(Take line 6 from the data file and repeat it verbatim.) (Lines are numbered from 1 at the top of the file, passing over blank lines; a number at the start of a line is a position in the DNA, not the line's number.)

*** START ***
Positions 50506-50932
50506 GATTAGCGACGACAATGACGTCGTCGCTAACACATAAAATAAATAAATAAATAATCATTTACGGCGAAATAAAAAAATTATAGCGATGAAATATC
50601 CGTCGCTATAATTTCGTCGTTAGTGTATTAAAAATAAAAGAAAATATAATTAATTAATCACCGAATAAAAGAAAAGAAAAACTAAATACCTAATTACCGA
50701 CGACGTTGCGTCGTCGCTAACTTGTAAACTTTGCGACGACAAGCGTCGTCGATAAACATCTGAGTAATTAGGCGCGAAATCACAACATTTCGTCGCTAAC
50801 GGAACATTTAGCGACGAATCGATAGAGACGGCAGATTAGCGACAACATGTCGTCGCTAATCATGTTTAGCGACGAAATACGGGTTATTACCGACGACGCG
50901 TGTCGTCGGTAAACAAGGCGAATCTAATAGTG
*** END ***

50901 TGTCGTCGGTAAACAAGGCGAATCTAATAGTG